WBA 2-3 Arsenal F.C.
i thought i had all summer to write the report on this game - but i really should have known better. especially with roy hodgson having taken the england job.
while i am hugely proud to be english, and think there is much to be admired about this country, when it comes to football i am not at all patriotic. the structure and philosophy of the national team has little to capture the imagination of anyone but the most jingoistic clown; and the refusal to look beyond the top six teams for players from which to make up the team selection reflects the unrealistic sense of expectation that the side generates within the ranks of their supporters.
the ridiculous pressure that the public puts on the situation only makes it worse and their most exciting footballing moments of the last twenty years have all been emotionally draining losses in major tournaments. now they have taken my club's manager, i have been alienated even further and you can add "resentment" to the list of feelings i have towards the english national team. for my money, france has always been a much more compelling side to follow. they have given me the most consistently exciting and memorable moments of international football (as well as some of the most controversial and shameful ones as well) that i have yet experienced, and you can bet that i will be cheering for them to wallop the english at the upcoming EUROS.
with this being the week that the nation celebrates the queen's diamond jubilee, i am reminded that i am a staunch republican and that unlike almost any country i can think of, one of the great things about being english is the right to exercise one's freedom not to be bloody ENGLISH.
i can appreciate the difficulty that jeremy peace and co. have in replacing a figure like hodgson; but in a week that has seen brendan rodgers take over at liverpool, roberto martinez decide to stay at wigan, paul lambert going to aston villa and chris hughton no longer a consideration (and as of this morning, linked to the manager's job at norwich city), the situation is beginning to look more than a little desperate.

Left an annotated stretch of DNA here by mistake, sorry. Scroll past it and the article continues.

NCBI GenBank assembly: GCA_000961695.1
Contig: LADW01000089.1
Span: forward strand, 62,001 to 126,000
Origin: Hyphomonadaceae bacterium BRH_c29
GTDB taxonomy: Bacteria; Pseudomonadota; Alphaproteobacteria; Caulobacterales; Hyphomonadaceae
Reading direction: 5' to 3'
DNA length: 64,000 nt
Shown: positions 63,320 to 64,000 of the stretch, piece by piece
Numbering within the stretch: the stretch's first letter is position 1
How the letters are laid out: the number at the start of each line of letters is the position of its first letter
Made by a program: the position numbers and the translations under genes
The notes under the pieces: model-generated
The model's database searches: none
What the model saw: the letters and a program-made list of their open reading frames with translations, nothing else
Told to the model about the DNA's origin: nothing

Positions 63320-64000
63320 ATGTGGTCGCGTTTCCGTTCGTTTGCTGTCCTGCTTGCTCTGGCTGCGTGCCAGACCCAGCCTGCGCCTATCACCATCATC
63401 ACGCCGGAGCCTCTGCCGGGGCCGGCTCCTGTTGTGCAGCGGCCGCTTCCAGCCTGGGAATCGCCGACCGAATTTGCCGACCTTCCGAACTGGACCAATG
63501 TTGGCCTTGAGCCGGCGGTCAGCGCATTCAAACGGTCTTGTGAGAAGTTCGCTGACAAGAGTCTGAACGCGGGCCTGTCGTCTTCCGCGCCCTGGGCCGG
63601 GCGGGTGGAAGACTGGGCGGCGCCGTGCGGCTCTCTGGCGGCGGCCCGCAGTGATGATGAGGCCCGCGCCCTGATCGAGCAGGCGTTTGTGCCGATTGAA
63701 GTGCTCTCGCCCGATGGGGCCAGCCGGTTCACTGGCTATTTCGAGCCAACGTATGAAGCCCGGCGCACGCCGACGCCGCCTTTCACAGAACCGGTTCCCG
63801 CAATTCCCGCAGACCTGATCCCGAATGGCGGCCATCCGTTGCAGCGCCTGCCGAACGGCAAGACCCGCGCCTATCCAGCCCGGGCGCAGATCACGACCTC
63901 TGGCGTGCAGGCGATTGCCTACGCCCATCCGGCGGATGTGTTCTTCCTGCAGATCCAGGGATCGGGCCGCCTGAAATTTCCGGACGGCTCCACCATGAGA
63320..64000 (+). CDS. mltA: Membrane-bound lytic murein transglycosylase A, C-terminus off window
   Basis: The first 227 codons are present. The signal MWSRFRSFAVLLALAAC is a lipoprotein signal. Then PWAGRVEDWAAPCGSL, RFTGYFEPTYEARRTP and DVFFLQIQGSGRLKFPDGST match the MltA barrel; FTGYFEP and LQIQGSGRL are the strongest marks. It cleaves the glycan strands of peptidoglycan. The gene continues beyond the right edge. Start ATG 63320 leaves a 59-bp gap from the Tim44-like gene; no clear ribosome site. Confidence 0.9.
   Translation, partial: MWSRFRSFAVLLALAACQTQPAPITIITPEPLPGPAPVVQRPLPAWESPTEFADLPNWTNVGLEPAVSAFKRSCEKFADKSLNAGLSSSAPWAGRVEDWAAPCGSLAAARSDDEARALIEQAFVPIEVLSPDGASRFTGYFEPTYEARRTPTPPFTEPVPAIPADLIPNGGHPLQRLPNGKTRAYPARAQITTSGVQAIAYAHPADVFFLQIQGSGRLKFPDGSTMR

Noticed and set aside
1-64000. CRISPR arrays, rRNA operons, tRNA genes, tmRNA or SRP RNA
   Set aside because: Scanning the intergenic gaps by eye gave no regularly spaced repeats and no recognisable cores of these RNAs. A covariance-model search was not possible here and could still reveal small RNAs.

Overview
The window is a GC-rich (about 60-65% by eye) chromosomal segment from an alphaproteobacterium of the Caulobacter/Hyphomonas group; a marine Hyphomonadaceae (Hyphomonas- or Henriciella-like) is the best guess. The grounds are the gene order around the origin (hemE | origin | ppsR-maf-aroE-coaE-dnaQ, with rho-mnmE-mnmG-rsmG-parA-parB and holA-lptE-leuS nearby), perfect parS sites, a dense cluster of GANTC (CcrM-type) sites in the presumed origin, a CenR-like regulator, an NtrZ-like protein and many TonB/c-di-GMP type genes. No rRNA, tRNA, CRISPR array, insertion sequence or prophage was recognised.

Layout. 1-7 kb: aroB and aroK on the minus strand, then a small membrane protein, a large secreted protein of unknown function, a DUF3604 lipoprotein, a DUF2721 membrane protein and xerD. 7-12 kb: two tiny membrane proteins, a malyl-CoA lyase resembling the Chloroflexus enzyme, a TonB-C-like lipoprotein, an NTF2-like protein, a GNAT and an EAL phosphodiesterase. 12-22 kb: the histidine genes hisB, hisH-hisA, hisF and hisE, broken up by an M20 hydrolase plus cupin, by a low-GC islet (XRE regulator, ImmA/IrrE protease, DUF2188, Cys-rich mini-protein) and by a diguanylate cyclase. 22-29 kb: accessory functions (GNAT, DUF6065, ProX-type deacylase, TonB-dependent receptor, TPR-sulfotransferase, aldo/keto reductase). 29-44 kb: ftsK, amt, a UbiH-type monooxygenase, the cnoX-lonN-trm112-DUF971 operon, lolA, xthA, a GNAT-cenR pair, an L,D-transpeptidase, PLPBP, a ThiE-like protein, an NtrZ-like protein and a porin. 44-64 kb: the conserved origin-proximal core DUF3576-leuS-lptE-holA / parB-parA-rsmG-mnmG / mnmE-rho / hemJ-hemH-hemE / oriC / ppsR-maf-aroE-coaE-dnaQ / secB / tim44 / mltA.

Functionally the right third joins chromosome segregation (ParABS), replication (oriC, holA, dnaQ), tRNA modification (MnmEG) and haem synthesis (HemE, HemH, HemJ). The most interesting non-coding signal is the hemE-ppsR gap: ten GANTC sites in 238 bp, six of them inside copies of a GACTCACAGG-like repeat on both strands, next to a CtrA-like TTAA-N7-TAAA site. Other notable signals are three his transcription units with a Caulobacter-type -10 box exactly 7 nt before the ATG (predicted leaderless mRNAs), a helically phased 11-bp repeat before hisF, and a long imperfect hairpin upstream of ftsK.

claudio rainieri emerged as the first choice candidate and was expected to take the job. however, he has now gone to monaco, and ralf ragnick - who subsequently looked set to take over at the hawthorns - is now being linked to the vacancy with the belgian national side. with the appointment of a manager now overdue, the pool of top-flight candidates is quickly drying up.
the problem isn't only replacing the manager. there are contracts that need to be signed and the baggies are in danger of losing the spine of the team if they don't act quickly on this front.
personally, i have always liked ian holloway, but am quick to acknowledge that he is not a manager in the west bromwich albion style, so is probably not appropriate for consideration. i would be happy with gus poyet, chris powell or michael appleton; all of whom are managers who would fit in well with the structure at west brom. although, at this point, most supporters would expect a higher profile appointment of someone who has more experience in PREMIER LEAGUE football.
baggies fans have now been frustrated since the last day of the season when the team lost a match that they should have won. little did any of us realize how that frustration would carry over into the off season.
it was a strange way for the gaffer to make his exit, and none of us could have imagined how much of a reflection of things to come it would be. west brom is known for being a really well run club, and their system of recruitment and personnel management is second to none. however, at the moment, the care and diligence that is employed in running the club - both on and off the field - is working against them. in much the same way that goalie, marton fulop, contrived to snatch defeat from the jaws of victory against arsenal, the measured and careful selection process for which the club is known has created a situation that just gets more desperate, and becomes more difficult by the day.